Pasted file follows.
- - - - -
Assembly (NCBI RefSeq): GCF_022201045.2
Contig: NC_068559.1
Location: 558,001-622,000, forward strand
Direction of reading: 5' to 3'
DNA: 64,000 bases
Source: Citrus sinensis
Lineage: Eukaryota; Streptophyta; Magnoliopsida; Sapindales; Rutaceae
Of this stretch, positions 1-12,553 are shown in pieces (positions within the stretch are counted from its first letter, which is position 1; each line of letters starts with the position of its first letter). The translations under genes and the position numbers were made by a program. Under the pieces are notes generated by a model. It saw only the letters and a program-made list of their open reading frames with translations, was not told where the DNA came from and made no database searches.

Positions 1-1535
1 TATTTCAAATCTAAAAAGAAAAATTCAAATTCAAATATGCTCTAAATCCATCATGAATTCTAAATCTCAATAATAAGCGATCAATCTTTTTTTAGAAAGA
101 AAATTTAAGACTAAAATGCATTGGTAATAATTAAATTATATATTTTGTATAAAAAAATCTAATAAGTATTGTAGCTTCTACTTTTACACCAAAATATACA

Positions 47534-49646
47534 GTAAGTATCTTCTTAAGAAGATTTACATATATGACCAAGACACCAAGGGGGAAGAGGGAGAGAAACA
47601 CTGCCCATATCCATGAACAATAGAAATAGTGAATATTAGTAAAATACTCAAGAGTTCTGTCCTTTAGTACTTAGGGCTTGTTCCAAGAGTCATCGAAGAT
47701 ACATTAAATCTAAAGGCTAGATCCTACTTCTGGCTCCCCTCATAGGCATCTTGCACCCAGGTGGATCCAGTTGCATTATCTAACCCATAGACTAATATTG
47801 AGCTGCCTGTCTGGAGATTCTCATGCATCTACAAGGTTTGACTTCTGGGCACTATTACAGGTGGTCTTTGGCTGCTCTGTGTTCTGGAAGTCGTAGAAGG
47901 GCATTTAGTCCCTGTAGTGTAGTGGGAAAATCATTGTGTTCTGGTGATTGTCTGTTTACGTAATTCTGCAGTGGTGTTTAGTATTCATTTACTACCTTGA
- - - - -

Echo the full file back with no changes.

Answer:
Assembly (NCBI RefSeq): GCF_022201045.2
Contig: NC_068559.1
Location: 558,001-622,000, forward strand
Direction of reading: 5' to 3'
DNA: 64,000 bases
Source: Citrus sinensis
Lineage: Eukaryota; Streptophyta; Magnoliopsida; Sapindales; Rutaceae
Of this stretch, positions 1-12,553 are shown in pieces (positions within the stretch are counted from its first letter, which is position 1; each line of letters starts with the position of its first letter). The translations under genes and the position numbers were made by a program. Under the pieces are notes generated by a model. It saw only the letters and a program-made list of their open reading frames with translations, was not told where the DNA came from and made no database searches.

Positions 1-1535
1 TATTTCAAATCTAAAAAGAAAAATTCAAATTCAAATATGCTCTAAATCCATCATGAATTCTAAATCTCAATAATAAGCGATCAATCTTTTTTTAGAAAGA
101 AAATTTAAGACTAAAATGCATTGGTAATAATTAAATTATATATTTTGTATAAAAAAATCTAATAAGTATTGTAGCTTCTACTTTTACACCAAAATATACA

Positions 47534-49646
47534 GTAAGTATCTTCTTAAGAAGATTTACATATATGACCAAGACACCAAGGGGGAAGAGGGAGAGAAACA
47601 CTGCCCATATCCATGAACAATAGAAATAGTGAATATTAGTAAAATACTCAAGAGTTCTGTCCTTTAGTACTTAGGGCTTGTTCCAAGAGTCATCGAAGAT
47701 ACATTAAATCTAAAGGCTAGATCCTACTTCTGGCTCCCCTCATAGGCATCTTGCACCCAGGTGGATCCAGTTGCATTATCTAACCCATAGACTAATATTG
47801 AGCTGCCTGTCTGGAGATTCTCATGCATCTACAAGGTTTGACTTCTGGGCACTATTACAGGTGGTCTTTGGCTGCTCTGTGTTCTGGAAGTCGTAGAAGG
47901 GCATTTAGTCCCTGTAGTGTAGTGGGAAAATCATTGTGTTCTGGTGATTGTCTGTTTACGTAATTCTGCAGTGGTGTTTAGTATTCATTTACTACCTTGA